Lashana Rasheda Lynch is a British actress, previously best known for playing the role of Rosaline Capulet in the ABC period drama series Still Star-Crossed (2017) and fighter pilot Maria Rambeau in Captain Marvel (2019). She was also noted for her spell in Bullet Proof, the Sky Series with Noel Clark and Ashley Walters.
Bulletproof is a British police procedural series, created by and starring Noel Clarke and Ashley Walters, that first broadcast on Sky One on 15 May 2018. The series followed NCA detectives, and best friends, Aaron Bishop (Clarke) and Ronnie Pike Jr. (Walters), who investigate some of the country’s most dangerous criminals, including traffickers, drug dealers and armed robbers, whilst being overseen by their boss Sarah Tanner (Lindsey Coulson – formerly an Eastenders actress).
Lashana played the wife of Ashley Walters, so as such did not get involved in any of the action parts of the series. Having seen her in Bond now, perhaps Bullet Proof producers missed a trick – and would be well advised to revive the series with Lashana teaming up with her husband in replacement for Noel Clark.
This new Bond has everything. Suspense, a great story, strong villain, and diversity. Lashana sparkles in every scene she appears it – and I must admit – I might not have rushed out to see this during a pandemic if Lashana had not been in it. I would have happily waited till the cinemas become empty during its showing, or waited until it appeared on TV. Yep – I’ve got patience.
To realise she had the same Agent number 007 – mades the eyes of blacks and culture lovers around the world glaze over with excitement and anticicpation. Could this be the shape of things to come from Lashana in Future Bonds? We dream on.
But you know they will find a man to replace Daniel Craig.
As all eyes focus on Daniel Craig’s final outing as the Martini-swigging secret agent in the latest James Bond movie No Time To Die, the film also marks a shift in how women characters are perceived.
Bond is no longer the womanising, gun-toting secret agent that previous iterations of the character may have portrayed him as – instead he is now in a (as stable as a secret agent can have) relationship and is working to save the world with Lashana Lynch as 007.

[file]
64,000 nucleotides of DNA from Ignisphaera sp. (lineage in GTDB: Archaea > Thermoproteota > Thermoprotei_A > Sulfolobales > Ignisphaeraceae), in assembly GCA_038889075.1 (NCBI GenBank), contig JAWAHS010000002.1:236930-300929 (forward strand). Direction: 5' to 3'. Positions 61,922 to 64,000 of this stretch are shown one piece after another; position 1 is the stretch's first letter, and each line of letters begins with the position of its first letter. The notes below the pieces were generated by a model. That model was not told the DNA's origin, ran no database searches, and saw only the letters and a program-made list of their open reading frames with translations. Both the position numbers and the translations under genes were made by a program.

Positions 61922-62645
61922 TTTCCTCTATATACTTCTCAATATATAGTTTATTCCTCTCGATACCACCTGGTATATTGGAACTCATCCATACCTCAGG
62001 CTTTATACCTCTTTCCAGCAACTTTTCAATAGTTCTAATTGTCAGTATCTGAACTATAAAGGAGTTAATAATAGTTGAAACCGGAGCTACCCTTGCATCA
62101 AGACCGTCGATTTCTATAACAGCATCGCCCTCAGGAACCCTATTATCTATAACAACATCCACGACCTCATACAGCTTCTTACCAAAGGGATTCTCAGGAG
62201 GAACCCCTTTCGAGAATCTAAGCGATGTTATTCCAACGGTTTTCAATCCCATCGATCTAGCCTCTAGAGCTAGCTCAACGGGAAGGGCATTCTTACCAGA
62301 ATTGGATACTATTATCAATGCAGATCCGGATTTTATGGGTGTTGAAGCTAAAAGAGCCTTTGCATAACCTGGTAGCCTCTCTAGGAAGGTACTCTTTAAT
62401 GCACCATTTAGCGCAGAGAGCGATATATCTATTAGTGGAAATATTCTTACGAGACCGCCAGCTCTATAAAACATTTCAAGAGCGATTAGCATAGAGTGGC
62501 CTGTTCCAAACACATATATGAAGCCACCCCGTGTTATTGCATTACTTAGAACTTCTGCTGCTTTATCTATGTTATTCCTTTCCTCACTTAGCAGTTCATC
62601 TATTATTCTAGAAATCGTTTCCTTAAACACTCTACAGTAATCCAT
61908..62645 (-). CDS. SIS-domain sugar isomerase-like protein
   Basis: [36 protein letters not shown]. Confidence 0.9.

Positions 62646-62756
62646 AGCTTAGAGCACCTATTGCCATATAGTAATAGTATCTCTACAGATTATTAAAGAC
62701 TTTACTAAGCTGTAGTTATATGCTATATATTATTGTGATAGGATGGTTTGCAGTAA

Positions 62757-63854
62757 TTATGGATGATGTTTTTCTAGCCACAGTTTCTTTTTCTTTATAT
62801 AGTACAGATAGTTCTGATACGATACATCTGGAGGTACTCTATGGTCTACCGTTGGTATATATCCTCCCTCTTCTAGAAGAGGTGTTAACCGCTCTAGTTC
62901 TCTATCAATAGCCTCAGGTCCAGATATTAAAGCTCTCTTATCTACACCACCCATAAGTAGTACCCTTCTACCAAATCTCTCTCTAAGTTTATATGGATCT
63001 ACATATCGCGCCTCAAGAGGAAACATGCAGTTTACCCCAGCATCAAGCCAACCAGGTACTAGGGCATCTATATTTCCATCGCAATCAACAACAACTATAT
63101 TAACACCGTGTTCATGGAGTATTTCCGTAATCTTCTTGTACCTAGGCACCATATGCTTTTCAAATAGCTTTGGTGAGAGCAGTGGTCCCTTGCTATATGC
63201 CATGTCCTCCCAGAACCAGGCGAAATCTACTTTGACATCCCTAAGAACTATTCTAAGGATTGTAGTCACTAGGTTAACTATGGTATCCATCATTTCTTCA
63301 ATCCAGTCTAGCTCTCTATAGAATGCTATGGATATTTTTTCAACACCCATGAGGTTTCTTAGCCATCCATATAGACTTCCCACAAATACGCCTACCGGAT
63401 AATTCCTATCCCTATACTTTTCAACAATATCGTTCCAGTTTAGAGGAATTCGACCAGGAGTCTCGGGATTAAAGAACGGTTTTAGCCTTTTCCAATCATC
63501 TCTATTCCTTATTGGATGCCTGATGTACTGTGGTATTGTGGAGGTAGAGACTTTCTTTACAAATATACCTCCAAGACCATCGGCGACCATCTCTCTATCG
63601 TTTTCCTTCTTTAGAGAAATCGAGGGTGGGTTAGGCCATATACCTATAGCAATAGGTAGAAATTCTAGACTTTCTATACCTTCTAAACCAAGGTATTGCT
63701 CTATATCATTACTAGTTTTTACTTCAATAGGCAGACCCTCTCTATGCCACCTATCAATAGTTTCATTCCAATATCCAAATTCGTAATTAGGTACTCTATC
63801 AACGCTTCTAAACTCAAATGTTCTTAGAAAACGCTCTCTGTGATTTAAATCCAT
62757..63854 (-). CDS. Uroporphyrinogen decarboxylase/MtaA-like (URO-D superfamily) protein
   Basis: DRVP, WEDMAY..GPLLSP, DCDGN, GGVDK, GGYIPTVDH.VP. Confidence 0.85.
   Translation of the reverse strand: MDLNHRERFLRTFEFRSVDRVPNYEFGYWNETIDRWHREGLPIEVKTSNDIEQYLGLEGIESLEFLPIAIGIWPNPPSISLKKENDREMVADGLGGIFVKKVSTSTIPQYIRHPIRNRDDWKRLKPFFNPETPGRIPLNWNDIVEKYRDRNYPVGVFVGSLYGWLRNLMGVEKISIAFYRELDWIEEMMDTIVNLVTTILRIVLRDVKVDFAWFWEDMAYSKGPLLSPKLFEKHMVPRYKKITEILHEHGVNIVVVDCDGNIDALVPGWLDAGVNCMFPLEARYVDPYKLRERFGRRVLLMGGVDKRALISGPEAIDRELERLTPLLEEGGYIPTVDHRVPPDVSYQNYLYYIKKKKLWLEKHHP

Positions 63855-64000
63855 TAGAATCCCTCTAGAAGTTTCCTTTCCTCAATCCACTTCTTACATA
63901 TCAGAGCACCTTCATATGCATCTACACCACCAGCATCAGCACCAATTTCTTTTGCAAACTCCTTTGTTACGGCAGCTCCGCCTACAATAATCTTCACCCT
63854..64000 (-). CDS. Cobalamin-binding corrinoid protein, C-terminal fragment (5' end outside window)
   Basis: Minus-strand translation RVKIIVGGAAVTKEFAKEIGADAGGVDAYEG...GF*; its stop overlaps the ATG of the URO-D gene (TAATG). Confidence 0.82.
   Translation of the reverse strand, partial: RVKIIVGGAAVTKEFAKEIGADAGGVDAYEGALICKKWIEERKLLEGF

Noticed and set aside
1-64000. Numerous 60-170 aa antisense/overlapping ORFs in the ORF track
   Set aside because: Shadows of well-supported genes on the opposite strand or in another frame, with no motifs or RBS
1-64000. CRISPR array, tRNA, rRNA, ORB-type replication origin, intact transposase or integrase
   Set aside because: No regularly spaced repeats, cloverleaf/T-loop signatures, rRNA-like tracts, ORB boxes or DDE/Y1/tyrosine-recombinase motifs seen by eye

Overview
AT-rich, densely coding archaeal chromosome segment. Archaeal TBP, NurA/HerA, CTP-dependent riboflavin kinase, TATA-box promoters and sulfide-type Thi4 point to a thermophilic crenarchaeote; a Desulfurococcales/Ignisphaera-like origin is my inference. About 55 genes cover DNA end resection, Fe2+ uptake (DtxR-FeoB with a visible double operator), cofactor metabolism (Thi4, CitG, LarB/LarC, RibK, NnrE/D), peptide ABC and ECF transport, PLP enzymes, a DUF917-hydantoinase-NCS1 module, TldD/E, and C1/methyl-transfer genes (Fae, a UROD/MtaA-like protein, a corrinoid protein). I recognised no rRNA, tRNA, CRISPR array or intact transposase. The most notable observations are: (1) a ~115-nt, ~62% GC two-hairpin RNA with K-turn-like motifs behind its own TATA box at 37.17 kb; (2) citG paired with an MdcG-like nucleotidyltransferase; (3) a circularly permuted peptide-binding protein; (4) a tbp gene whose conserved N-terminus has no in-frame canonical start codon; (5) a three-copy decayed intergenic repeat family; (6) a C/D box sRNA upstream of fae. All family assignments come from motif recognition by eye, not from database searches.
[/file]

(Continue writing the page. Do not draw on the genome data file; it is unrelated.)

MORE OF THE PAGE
For Lynch, who plays new character Nomi, she feels that Daniel Craig has “shifted” the Bond franchise for the better when it comes to these conversations, and that her inclusion is a sign of progression.
“The fact that [Nomi] was even an idea in the first place is just a reflection of where we are in the world, where we are continuing to go, but also where the franchise is,” she told Sky News.
“And it would be a shame not to do that – so they’re doing exactly the right thing, and I think they’ll continue to do that in the future.”
Nomi has taken over Bond’s agent number of 007, after the secret agent decided to step back from active duty, meaning Lynch is playing a full-blown MI6 officer.
And while the future of MI6 looks to be in good hands – the role of the traditional ‘Bond girl’ has also seen a shift.
No longer do Bond’s romantic conquests only last one film, with French actress Lea Seydoux returning to the franchise as Dr Madeleine Swann from Spectre.
Seydoux told Sky News: “I think that the James Bond films have always been quite relevant on the world.
“Bond has really changed with Daniel, in the sense that he’s less ‘misogyne’ (French for misogynist).
“I think that this time the female characters… have more depth and are stronger, but not only stronger, because they are skilled and powerful, but also we want to have more interesting female characters – we want to relate to them.
“It’s the first time that a female character is coming back – we get to know her and we get to know Madeleine in No Time To Die… so I think that in that sense, it’s much more interesting.”
There is plenty of talk about who the next Bond might be, and while speculation swirls that the franchise could continue with a woman at the helm – Seydoux thinks that could be a bad idea.
“James Bond is James Bond,” Seydoux told Sky News.
“I don’t think James Bond should be played by a woman.
“It’s important for young girls… to have a good example of strong women – maybe they could do a female spy, but it would be another film.” Enter Lashana….. Film makers take note. Lashana needs to be in 3 movies a year for the next ten years – and look out for other capably black women who can light up the screen.